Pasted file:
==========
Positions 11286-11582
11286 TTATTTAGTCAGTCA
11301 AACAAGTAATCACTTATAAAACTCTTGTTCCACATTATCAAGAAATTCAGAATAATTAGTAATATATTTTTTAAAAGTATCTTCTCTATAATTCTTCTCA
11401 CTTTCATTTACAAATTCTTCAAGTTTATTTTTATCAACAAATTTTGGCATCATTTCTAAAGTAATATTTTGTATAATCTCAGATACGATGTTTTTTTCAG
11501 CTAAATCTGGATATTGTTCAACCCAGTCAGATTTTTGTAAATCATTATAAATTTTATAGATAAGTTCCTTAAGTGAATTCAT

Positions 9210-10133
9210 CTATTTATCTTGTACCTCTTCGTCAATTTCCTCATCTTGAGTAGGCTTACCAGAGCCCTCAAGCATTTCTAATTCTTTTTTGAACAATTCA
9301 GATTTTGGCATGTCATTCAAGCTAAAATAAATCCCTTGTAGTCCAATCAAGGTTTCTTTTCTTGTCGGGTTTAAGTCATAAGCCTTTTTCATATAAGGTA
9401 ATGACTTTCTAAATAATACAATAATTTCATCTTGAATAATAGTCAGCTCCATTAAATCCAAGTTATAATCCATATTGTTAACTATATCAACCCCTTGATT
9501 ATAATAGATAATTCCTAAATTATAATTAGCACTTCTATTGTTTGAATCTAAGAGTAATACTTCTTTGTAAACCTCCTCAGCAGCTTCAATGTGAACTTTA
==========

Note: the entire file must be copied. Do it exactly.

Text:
Positions 11286-11582
11286 TTATTTAGTCAGTCA
11301 AACAAGTAATCACTTATAAAACTCTTGTTCCACATTATCAAGAAATTCAGAATAATTAGTAATATATTTTTTAAAAGTATCTTCTCTATAATTCTTCTCA
11401 CTTTCATTTACAAATTCTTCAAGTTTATTTTTATCAACAAATTTTGGCATCATTTCTAAAGTAATATTTTGTATAATCTCAGATACGATGTTTTTTTCAG
11501 CTAAATCTGGATATTGTTCAACCCAGTCAGATTTTTGTAAATCATTATAAATTTTATAGATAAGTTCCTTAAGTGAATTCAT

Positions 9210-10133
9210 CTATTTATCTTGTACCTCTTCGTCAATTTCCTCATCTTGAGTAGGCTTACCAGAGCCCTCAAGCATTTCTAATTCTTTTTTGAACAATTCA
9301 GATTTTGGCATGTCATTCAAGCTAAAATAAATCCCTTGTAGTCCAATCAAGGTTTCTTTTCTTGTCGGGTTTAAGTCATAAGCCTTTTTCATATAAGGTA
9401 ATGACTTTCTAAATAATACAATAATTTCATCTTGAATAATAGTCAGCTCCATTAAATCCAAGTTATAATCCATATTGTTAACTATATCAACCCCTTGATT
9501 ATAATAGATAATTCCTAAATTATAATTAGCACTTCTATTGTTTGAATCTAAGAGTAATACTTCTTTGTAAACCTCCTCAGCAGCTTCAATGTGAACTTTA